Alien: Isolation has finally arrived and with it comes a considerable amount of critical acclaim. Heralded as the ‘best’ videogame experience ever made based on the famous sci-fi movie franchise, the hype was indeed worthwhile. Moreover, the attention the videogame received due to it’s virtual reality (VR) demonstration has been incredibly important to the exposure of the title, and as such it’s more than likely that we’ll see a VR edition of the videogame at some point down the line to surpass the unofficial hack that VRFocus reported on earlier this week. It’s long been said however, that simply porting existing videogames to VR doesn’t work.
There are a number of issues faced when developing for VR which simply aren’t evident in the development of traditional proscenium arch videogames. Simulator sickness is perhaps the most widely known, but also basic design such as size and shape, colour and sound, must be rethought afresh in order to convey the same experience well. Of course, The Creative Assembly have already covered these basis in the VR demo they made available at the Electronic Entertainment Expo (E3) back in June of this year and subsequently at last month’s EGX in London, but what else would need to be changed? VRFocus has been through the videogame with a fine toothcomb to uncover the issues that may be facing The Creative Assembly and their potential high-profile VR release.
First and foremost, Alien: Isolation‘s menu system is not designed for VR. This may seem like an insignificant issue at first, but those who have played ‘traditional’ videogames modded for VR will know that your enjoyment of a title can begin and end with its menu system. In the case of Alien: Isolation, an entire overhaul of the frontend would be required as well as in-game menu system. There isn’t a HUD as such to speak of, however in-game text would of course need to be presented as part of the world in some way. And there’s another text-based problem…
…the in-game monitors. On a flat 2D screen the 1970’s mechanical keyboard clunks and block text on the monitors add brilliantly to the atmosphere and perfectly replicate those of the film. In VR however, the text would appear almost illegible and the position of the camera (in the case of fire-person videogames, the player’s eyes) would be far too close for comfort.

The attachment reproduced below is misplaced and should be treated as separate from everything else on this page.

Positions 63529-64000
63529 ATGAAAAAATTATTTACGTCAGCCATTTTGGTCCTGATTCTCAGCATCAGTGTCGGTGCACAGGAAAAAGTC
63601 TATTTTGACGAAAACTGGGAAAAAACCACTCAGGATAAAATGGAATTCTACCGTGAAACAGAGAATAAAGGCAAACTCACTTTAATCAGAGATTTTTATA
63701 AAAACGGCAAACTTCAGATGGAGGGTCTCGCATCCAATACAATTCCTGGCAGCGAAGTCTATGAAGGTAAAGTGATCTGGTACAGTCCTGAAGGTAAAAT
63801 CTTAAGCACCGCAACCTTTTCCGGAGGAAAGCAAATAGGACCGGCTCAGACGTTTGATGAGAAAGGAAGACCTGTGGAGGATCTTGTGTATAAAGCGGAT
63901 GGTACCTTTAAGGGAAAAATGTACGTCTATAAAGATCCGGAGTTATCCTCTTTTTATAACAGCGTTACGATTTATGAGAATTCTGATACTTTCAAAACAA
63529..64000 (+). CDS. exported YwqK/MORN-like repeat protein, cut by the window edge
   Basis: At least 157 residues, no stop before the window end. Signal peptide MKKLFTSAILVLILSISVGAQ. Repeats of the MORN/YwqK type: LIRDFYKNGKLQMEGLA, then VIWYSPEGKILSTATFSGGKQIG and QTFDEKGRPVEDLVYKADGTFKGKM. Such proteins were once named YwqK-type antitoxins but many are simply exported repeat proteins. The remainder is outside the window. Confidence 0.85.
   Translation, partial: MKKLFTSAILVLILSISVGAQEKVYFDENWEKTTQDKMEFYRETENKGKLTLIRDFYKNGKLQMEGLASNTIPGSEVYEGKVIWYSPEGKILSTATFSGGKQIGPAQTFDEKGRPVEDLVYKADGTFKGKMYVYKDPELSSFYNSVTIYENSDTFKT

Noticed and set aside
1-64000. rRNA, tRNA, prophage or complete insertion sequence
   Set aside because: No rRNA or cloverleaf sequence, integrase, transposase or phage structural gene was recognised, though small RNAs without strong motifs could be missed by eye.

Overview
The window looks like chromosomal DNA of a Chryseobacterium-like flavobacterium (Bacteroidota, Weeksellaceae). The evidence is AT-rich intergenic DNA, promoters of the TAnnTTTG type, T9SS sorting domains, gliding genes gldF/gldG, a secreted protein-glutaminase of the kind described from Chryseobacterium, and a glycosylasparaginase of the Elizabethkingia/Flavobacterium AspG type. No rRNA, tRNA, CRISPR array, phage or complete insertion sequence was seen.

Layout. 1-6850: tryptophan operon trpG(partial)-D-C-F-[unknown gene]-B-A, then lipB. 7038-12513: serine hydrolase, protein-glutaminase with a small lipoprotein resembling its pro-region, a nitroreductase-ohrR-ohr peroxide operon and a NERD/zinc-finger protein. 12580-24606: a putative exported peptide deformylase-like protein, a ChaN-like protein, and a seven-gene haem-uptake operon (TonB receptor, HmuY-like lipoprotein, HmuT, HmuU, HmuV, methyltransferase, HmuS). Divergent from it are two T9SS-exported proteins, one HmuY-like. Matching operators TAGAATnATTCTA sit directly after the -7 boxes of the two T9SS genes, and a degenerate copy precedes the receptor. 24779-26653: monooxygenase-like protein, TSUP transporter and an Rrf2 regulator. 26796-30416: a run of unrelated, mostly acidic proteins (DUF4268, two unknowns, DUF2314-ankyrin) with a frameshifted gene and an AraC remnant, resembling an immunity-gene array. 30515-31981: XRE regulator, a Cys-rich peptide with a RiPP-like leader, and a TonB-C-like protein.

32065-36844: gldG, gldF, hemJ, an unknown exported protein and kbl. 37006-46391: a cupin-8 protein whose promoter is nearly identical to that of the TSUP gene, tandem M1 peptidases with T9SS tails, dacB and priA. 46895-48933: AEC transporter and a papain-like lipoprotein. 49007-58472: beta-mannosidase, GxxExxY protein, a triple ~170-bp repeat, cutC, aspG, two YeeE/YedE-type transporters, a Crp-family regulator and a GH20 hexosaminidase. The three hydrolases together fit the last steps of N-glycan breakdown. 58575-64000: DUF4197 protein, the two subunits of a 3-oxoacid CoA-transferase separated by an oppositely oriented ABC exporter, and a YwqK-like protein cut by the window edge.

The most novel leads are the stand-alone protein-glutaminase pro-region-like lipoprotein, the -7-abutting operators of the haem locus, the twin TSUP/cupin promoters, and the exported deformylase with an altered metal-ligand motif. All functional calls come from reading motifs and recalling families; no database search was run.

This is an issue that has been overcome – and in a commendable fashion – already. The tracker is available to the player at all times, called upon by a button press. In the VR version of Alien: Isolation this would cause considerable issues, so instead the tracker is viewable at all times simply by looking down. The player can still call upon it, raising it to the centre of their field-of-view, but it’s far more natural to simply look at the tracker. This is clearly a conscious design decision on behalf of the team at The Creative Assembly.
A feature of Alien: Isolation designed to simulate real-world experience is the alternating focus. When looking at an object near-by, for example the aforementioned tracker, objects in the distance will become blurred and vice-versa. In VR however, the player can witness the whole scene at once and thus everything will remain in focus. The Creative Assembly would have to find a way to bring the focus switching to VR without disorientating the player. A wider field-of-view in a head-mounted display (HMD) will help with this as they player’s eyes will be drawn to the area in which they need to look, thus naturally limiting the ability to absorb the whole environment.
Cutscenes were once thought to be a deadly enemy of VR. This is no longer the case, and instead it’s the transitions of which we should be wary. Alien: Isolation features black fades between gameplay and cutscene, but often the in-between locks head-movement. A simple solution is available here: slower fades and freedom of head movement until the cutscene begins to fade back in.
Unlike cutscenes, there is still no excuse for forcing the player’s head to move in VR. Sadly, Alien: Isolation does feature numerous moments wherein the player’s control of Amanda Ripley is ripped away from them: interacting with objects, climbing ladders, highlighting events and plot direction, end-of-level tripwires etc. All of these will need to be rethought for VR.